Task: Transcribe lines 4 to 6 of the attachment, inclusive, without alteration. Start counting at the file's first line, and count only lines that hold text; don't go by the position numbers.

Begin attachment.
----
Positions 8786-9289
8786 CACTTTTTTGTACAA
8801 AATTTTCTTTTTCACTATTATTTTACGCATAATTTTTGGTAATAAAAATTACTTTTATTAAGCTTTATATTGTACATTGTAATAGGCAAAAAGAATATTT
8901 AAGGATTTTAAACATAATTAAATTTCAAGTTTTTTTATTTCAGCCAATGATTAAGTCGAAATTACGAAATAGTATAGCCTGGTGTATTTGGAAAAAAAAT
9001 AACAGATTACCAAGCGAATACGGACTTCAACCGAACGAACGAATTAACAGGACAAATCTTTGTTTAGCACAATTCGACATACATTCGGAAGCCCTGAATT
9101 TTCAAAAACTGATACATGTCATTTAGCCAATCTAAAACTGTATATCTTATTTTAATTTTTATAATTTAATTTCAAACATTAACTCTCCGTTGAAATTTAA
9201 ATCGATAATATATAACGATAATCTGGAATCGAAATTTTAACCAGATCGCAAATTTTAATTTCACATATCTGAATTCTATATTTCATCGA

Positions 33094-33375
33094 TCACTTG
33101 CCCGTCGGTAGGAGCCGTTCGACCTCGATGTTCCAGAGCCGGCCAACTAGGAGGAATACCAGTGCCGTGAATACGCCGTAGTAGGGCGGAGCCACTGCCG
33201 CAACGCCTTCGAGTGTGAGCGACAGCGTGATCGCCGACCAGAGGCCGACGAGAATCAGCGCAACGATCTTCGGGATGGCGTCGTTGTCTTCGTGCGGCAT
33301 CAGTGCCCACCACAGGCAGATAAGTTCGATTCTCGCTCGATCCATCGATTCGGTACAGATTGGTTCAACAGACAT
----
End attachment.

8901 AAGGATTTTAAACATAATTAAATTTCAAGTTTTTTTATTTCAGCCAATGATTAAGTCGAAATTACGAAATAGTATAGCCTGGTGTATTTGGAAAAAAAAT
9001 AACAGATTACCAAGCGAATACGGACTTCAACCGAACGAACGAATTAACAGGACAAATCTTTGTTTAGCACAATTCGACATACATTCGGAAGCCCTGAATT
9101 TTCAAAAACTGATACATGTCATTTAGCCAATCTAAAACTGTATATCTTATTTTAATTTTTATAATTTAATTTCAAACATTAACTCTCCGTTGAAATTTAA